Young Collectors: Who Are They and Where Are They Buying Art?

Young Collectors: Who Are They and Where Are They Buying Art?
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Young art collectors are defined as professional individuals who are below the age of 40 and actively engaged in the art market. These young professionals are found across the globe, from China and the Philippines, to the United States and Mexico. Many start young, some with intrinsic passion for the arts, while others are influenced by their parent's involvement in the art world as collectors themselves.

The myth that these young collectors are extremely heeled is a half-truth. Emma Hall, ranked #1 in artnet's "12 Young Art Collectors to Watch in 2016", comes from a family of art collectors, whereas Mohammed Afkhami (ranked #5), an Iranian financier and Middle Eastern contemporary art enthusiast, began collecting by buying and selling works of art priced around $300-$500 dollars. He is now one of the largest collectors of Middle Eastern art. Young collectors in general tend to look for undervalued art and less well known blue chips. Despite being a riskier investment, returns can be very rewarding.

Another trend amongst notable young art collectors is that they start young. Michael Xufu Huang and Tiffany Zabludowicz, ranked #8 and #9 respectively, began at the age of sixteen. Michael is now the co-founder of an independent non-profit contemporary art museum in Beijing, M WOODS.

Many well established art institutions across the globe are well aware of next generation of art collectors. For example, by joining the Guggenheim's Young Collector's Council, members enjoy numerous benefits, which include complimentary admission to museums and art fairs, private museum and gallery tours, a seat on the YCC Acquisitions Committee which votes on new museum acquisitions, as well as many other perks.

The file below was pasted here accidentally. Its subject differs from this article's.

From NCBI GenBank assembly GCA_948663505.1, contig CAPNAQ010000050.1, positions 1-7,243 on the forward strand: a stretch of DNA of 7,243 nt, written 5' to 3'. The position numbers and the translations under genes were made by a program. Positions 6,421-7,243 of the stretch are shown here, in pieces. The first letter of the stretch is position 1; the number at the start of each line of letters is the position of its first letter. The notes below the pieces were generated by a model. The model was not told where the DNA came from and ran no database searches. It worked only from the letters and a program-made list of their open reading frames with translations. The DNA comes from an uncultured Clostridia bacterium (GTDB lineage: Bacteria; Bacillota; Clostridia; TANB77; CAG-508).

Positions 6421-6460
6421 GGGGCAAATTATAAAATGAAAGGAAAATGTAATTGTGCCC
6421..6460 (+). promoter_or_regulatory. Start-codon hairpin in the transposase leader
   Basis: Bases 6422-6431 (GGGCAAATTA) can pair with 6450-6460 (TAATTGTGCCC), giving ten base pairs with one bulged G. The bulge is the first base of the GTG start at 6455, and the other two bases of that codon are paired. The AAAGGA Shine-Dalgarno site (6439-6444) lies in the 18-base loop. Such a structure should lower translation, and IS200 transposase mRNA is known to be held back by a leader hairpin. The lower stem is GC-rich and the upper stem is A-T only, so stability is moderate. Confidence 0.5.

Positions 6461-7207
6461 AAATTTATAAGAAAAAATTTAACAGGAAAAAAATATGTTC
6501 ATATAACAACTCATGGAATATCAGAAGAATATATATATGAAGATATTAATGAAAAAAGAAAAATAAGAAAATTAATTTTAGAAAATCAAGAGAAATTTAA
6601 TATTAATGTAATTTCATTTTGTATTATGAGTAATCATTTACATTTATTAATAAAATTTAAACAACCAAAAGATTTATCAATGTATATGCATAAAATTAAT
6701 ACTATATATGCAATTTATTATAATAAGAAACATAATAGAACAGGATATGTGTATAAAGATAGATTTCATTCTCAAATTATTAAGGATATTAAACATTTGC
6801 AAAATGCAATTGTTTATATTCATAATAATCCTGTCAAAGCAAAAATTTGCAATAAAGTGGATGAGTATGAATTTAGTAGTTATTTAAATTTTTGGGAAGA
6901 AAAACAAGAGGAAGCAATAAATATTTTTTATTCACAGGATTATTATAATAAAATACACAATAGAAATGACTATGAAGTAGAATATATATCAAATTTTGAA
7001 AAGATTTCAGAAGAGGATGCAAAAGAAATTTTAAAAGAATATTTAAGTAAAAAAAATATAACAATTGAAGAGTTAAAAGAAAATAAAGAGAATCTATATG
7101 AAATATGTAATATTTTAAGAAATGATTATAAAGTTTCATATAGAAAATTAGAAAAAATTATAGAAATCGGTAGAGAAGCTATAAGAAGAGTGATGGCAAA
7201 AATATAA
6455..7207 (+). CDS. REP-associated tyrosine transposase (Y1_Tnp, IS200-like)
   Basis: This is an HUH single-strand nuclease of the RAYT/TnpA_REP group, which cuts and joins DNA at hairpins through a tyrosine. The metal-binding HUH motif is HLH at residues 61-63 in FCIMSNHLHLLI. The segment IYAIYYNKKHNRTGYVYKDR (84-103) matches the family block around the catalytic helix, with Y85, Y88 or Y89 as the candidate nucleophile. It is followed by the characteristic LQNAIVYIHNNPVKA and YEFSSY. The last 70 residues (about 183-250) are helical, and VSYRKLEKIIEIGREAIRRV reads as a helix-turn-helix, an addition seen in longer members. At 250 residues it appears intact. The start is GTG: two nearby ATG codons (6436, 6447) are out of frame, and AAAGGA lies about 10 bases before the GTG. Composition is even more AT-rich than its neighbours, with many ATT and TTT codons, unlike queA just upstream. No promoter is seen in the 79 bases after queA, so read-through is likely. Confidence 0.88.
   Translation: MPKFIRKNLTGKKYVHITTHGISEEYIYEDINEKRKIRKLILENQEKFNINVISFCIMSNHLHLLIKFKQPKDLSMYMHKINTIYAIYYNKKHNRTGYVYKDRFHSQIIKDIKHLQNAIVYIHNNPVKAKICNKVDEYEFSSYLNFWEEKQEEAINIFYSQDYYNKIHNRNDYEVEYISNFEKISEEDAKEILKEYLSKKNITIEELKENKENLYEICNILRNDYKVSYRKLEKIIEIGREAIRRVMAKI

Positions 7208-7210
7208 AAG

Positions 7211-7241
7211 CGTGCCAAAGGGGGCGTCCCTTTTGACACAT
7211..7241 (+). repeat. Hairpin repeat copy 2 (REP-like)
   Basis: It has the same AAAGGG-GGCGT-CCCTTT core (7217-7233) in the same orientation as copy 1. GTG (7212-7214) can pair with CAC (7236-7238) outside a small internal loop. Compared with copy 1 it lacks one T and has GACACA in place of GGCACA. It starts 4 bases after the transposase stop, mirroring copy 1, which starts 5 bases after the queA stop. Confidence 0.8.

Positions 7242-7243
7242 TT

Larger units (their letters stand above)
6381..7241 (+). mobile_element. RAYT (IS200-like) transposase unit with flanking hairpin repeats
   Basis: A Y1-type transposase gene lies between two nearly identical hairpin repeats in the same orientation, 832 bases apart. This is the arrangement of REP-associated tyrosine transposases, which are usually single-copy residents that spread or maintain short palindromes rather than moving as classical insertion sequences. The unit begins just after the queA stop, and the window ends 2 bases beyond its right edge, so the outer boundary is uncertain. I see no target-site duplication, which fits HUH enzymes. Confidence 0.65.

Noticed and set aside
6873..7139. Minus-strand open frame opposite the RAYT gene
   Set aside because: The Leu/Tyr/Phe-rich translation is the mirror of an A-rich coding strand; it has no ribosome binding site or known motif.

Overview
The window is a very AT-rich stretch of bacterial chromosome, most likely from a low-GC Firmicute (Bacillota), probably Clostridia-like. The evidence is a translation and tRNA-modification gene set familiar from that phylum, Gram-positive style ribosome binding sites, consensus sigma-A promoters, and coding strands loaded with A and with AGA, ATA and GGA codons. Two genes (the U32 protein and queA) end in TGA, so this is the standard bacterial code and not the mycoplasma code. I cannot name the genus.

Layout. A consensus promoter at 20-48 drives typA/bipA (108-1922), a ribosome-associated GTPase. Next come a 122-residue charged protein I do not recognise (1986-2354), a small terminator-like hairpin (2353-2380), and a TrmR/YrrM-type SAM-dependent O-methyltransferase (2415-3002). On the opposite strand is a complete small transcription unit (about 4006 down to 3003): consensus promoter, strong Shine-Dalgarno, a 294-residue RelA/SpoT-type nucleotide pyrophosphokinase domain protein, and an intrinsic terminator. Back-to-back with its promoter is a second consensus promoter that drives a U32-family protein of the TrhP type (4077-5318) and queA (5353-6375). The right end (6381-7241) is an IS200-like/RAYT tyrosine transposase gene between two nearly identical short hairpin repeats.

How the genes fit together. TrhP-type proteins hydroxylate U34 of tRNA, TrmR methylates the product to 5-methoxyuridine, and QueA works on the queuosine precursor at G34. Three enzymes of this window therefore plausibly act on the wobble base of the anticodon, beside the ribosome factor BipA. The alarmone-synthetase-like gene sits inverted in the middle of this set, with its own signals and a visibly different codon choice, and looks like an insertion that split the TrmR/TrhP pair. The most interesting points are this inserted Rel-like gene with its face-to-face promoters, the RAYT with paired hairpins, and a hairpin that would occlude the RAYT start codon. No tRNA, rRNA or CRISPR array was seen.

Banks are also well aware of the trend. Numerous hold wealth management seminars and even mock auctions for children of Ultra High Net Worth Individuals (UHNWI). According to a US Trust survey, HNWIs under 50 years old are more likely to view art as an investment, while those over 50 years old treat art as part of their image and lifestyle. Therefore, younger art collectors are observed to be more willing to buy and sell their pieces of art, while the older generations have the tendency to keep them.


The younger generation also brings in a new wave of technology. Mobile apps have opened new possibilities for the art world. Many art enthusiasts use notifications or alerts to find out when an artist of interest will appear at auction. Artsy reportedly sold a piece of art for $1.4 million on its mobile app. Over the last 5 years, several online auction houses have been appearing, the most well known of those being Paddle8, Artsy and artnet. Christie's and Sotheby's have also taken their auction platform online with their very own Christie's LIVE and Sotheby's BIDnow.


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